California Roads - 6th St. Viaduct
6th Street Viaduct, Los Angeles
Santa Fe Ave. NB up to this former bridge, which led all too short a life from 1932-2016. I may have decided to present a few extra closeups because you can't go see this yourself anymore.
One view southwest from Santa Fe Ave., then looking east under the bridge. The tunnel, lest you get excited, is not drivable. It's a pedestrian path straight down to the Los Angeles River, which would have offered me outstanding views of this, the 4th St. Viaduct, and the 7th St. Bridge, had I known. I had not known, and I was happier before I looked up what this was for.
Mission Rd. SB up to the bridge on the east side of the river. At least I took my time getting multiple vantages from land.
Mission Rd. NB views, turning east. As Whittier Blvd., the viaduct keeps heading up to the heights (Boyle Heights) and over the East Los Angeles Interchange (US 101, I-5, I-10).
Views from Jesse St. EB, paralleling the viaduct to the south until it runs into the base of the hill at Clarence St. The sculpted exterior of the railing plays tricks from different angles - this looks quite different from the closeup from Mission Rd. SB.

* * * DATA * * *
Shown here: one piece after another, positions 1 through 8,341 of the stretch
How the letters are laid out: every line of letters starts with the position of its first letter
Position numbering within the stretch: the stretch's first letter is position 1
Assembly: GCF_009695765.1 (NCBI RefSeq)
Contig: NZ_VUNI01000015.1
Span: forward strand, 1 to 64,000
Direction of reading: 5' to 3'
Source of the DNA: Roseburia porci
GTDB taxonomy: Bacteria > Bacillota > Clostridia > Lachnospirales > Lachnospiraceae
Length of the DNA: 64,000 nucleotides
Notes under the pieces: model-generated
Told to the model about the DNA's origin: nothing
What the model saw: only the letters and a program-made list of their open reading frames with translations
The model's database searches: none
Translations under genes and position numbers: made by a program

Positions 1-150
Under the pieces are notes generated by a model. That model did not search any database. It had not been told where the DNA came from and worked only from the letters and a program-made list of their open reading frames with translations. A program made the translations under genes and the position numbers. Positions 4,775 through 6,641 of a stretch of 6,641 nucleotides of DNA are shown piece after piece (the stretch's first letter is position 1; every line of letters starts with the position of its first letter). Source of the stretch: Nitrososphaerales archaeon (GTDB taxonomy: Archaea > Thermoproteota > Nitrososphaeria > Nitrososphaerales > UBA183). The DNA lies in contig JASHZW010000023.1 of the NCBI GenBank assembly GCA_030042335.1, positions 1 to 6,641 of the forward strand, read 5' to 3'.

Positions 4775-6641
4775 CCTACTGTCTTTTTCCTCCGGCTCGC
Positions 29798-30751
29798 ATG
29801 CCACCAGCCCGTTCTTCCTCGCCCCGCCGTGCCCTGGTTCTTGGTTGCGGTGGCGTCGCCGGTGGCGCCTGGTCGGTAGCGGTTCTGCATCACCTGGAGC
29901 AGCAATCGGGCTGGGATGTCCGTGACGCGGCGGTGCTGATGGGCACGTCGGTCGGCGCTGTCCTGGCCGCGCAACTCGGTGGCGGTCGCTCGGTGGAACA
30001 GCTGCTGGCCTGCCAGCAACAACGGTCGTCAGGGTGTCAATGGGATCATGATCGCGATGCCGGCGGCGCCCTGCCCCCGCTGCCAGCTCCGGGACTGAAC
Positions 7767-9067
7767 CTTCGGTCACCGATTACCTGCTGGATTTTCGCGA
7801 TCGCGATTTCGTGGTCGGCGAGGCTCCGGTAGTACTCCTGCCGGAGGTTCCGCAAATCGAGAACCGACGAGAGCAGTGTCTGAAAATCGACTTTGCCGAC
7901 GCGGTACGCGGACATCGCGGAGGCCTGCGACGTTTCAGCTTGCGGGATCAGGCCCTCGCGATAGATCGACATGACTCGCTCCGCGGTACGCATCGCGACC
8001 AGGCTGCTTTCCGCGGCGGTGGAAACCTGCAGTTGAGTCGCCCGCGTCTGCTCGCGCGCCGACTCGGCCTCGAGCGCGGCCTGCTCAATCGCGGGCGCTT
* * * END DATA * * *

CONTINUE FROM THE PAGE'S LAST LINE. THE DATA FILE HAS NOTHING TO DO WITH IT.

I drove the bridge westbound, so let's start on the west side and present the few EB photos I took. (The 1950s street blade is WB, but it fits here.)
Shields have gotten uglier over time, and I'm mainly talking loss of button copy. The view west remains elegant, centered by the U.S. Bank tower and complemented by the skyscraping bridge abutment.
The first half of the westward bridge journey ends with details of one of the lampposts, not as ornate as on 4th St. I think the green element on top is the original lamp bracket.
Across the main span. Between the graffiti and the missing railing sections, I feel like the city had given up on maintaining the bridge once they decided to replace it.
Various northward perspectives of the 4th St. Viaduct and its multiple arches.
That's all for the bridge, so to say farewell, I leave you with the plaque on the southwest approach that is hopefully either mounted by the new bridge or in a museum.
Over to the 4th Street Viaduct
Onto US 101
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